Sunday, November 21, 2004

Eco-Imperialism and Energy

The following is a excerpt from Paul Driessen's statement before the House Subcommittee on Energy and Natural Resources on the subject of science, Eco-Imperialism and public policy on February 4, 2004:

Electricity. Two billion people in Africa, Asia and Latin America still do not have electricity – and must live without lights, refrigeration, hospitals, sanitation, safe water, or the hope of economic growth and better lives. Millions of mothers and daughters spend their days gathering wood or cow dung – and
breathing polluted smoke from cooking and heating fires that leave brown clouds over their villages.

Four million infants, children and mothers die every year from lung infections – millions more from dysentery and other diseases caused by tainted water and spoiled food. Wildlife habitats slowly disappear, as people cut down trees, because they don’t have electricity or other sources of income. And progress and economic development remain no more than dreams or mirages – because without energy and mineral production, there can be no wealth generation, no new investment in these destitute nations, no hope or opportunity for their impoverished people.

How can this happen? It is due in large part to strident opposition to hydroelectric, fossil fuel and nuclear energy projects by wealthy, powerful First World environmental pressure groups that insist that developing countries must rely on wind and solar power, or go without electricity. This is Eco-
Imperialism – and it’s harmful to people and their environment.

Paul Driessen is the author of "Eco-Imperialism -- Green Power. Black Death."

Saturday, November 20, 2004

Making the Desert Bloom

In an Op-ed piece in the Wall Street Journal Europe, Gregory Conko and Henry I Miller inform us of the amazing potential of recent advances in ag biotech, especially to the poor of the world, and the danger posed by excessive governmental regulation of this world-changing technology.

Here are some excerpts:

Researchers at Cairo's Agricultural Genetic Engineering Research Institute have shown that by transferring a single gene from barley to wheat, the plants can tolerate less watering for a longer period of time before their leaves wilt. This new, drought-resistant variety requires only one-eighth as much irrigation as conventional wheat, and actually can be cultivated with rainfall alone in some desert areas. It could literally make the desert bloom.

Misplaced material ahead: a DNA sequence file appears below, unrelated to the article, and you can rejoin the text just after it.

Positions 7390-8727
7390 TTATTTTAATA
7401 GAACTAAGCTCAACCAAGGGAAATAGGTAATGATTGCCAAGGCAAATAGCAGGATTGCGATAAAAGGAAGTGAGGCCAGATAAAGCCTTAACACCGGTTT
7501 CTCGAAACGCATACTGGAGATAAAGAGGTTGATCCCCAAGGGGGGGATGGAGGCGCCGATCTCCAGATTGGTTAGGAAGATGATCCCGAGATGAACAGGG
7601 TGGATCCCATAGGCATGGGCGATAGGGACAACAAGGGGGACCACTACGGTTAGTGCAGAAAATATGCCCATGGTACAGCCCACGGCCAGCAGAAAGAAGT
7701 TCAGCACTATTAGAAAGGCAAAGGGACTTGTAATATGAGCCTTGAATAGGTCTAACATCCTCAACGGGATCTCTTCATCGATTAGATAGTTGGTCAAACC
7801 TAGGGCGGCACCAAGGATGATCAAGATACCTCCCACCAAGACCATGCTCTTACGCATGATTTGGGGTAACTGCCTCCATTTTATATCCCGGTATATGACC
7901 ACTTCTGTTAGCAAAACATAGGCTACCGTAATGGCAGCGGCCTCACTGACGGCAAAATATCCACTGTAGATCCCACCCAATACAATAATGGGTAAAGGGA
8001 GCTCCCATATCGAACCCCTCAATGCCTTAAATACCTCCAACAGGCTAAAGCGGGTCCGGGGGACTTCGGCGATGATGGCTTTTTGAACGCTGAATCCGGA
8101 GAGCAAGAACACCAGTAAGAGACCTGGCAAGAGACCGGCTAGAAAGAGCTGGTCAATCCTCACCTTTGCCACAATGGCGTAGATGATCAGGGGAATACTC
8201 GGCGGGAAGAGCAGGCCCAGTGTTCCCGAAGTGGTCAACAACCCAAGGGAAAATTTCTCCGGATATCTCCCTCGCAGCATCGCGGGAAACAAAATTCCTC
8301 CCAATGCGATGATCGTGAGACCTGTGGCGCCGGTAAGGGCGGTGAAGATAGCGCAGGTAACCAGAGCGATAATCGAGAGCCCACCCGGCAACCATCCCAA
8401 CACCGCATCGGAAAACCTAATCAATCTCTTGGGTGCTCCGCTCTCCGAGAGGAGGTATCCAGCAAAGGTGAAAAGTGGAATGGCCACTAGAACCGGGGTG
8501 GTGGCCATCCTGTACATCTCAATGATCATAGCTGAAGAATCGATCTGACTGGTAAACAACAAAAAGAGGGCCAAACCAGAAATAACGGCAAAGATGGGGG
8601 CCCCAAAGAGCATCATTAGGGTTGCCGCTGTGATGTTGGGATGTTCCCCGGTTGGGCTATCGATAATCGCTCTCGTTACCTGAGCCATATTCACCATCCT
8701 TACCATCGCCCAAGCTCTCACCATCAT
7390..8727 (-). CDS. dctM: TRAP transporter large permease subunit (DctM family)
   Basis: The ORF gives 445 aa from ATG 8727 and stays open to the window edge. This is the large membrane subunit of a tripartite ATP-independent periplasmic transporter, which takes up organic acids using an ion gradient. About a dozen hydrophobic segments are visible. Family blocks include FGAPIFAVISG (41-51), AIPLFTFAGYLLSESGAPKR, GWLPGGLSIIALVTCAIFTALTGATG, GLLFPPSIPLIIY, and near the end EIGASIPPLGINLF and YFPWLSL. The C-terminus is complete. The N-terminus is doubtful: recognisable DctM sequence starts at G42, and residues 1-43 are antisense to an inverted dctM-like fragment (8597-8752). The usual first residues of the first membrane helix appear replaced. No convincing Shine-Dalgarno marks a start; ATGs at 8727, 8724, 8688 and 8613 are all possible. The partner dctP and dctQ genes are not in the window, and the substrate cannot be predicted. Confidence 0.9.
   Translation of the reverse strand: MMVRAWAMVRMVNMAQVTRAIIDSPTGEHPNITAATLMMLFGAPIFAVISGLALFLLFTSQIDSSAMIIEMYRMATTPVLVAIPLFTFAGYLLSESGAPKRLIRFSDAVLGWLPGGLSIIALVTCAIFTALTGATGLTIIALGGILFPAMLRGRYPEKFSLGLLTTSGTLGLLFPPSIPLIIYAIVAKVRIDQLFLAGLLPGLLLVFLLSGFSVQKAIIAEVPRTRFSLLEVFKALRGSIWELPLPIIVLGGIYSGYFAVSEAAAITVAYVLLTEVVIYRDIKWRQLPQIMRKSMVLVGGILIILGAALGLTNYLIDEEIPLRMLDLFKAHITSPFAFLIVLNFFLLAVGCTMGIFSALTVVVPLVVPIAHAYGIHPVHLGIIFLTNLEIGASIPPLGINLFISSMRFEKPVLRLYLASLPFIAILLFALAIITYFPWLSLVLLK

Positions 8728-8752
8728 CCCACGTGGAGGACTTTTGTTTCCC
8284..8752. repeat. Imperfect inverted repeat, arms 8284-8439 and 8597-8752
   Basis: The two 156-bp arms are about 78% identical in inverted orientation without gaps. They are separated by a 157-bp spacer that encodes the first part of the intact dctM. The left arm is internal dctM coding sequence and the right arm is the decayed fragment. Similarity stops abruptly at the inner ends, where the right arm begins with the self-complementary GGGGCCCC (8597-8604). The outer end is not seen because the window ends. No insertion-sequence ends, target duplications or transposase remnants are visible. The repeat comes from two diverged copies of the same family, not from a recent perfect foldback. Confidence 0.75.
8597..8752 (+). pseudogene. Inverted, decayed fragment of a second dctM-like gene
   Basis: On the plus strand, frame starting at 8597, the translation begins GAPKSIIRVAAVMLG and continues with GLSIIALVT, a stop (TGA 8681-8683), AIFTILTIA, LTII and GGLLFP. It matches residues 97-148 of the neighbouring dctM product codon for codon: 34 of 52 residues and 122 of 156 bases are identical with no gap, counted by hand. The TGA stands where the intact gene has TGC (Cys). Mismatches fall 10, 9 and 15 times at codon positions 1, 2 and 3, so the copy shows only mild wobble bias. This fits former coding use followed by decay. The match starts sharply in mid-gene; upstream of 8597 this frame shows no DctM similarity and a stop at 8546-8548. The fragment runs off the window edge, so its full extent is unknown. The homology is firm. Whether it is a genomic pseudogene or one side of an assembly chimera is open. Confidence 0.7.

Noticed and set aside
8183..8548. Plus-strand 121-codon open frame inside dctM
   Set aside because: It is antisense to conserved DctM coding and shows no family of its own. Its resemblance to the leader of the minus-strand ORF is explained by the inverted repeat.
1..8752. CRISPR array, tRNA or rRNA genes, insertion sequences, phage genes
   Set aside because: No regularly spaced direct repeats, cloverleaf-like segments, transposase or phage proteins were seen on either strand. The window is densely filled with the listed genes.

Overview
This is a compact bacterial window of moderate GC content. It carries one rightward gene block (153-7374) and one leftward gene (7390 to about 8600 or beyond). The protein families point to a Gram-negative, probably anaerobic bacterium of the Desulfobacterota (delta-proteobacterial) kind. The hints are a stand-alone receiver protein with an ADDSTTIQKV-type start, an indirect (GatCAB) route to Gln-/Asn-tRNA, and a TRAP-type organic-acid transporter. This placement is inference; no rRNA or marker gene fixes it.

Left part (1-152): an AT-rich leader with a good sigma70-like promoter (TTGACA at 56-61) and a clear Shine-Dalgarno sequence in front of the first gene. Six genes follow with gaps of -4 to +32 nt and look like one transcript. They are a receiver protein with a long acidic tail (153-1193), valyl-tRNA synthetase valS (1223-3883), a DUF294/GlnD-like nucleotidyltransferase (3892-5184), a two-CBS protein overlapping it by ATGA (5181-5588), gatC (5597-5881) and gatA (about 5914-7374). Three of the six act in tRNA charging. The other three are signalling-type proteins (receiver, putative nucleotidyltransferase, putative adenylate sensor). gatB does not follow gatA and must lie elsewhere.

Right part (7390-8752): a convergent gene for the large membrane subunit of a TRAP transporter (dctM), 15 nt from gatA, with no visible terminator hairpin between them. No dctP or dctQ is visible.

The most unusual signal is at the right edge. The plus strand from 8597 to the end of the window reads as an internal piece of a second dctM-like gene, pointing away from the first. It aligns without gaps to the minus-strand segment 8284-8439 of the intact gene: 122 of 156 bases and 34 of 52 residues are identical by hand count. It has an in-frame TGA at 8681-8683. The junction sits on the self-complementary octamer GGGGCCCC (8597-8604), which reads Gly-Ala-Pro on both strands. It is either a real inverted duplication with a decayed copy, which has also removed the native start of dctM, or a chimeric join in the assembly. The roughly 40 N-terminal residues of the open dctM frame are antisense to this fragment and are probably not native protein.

Aside from new varieties that use less water, the pest- and disease-resistant GM crops that are widely cultivated by North American farmers indirectly make water use more efficient. Much of the loss to insects and diseases occurs after the plants are fully grown—that is, after most of the water required to grow a crop has already been applied. Therefore, using GM varieties that experience lower post-harvest losses means that the farming (and irrigation) of fewer plants can produce the same total amount of food. Merely by planting some of the insect-resistant GM varieties now grown in America, African subsistence farmers could control the stem-boring insects that destroy as much as half their corn and cotton crops. In other words, more consumable crop for the drop.

Scientists at the University of California, Davis, have enhanced salt tolerance in crops as diverse as tomatoes and canola. The transformed plants are so tolerant to salt that they not only grow in salty soil, but also can be irrigated with brackish water. Eventually, it will be possible to transfer these traits to many other important crop varieties.

There is an impediment to this rosy scenario, however. Unscientific, overly burdensome regulation in the U.S., and by agencies of the United Nations and the European Union, has raised significantly the cost of producing new plant varieties and kept most crops from ever reaching the market.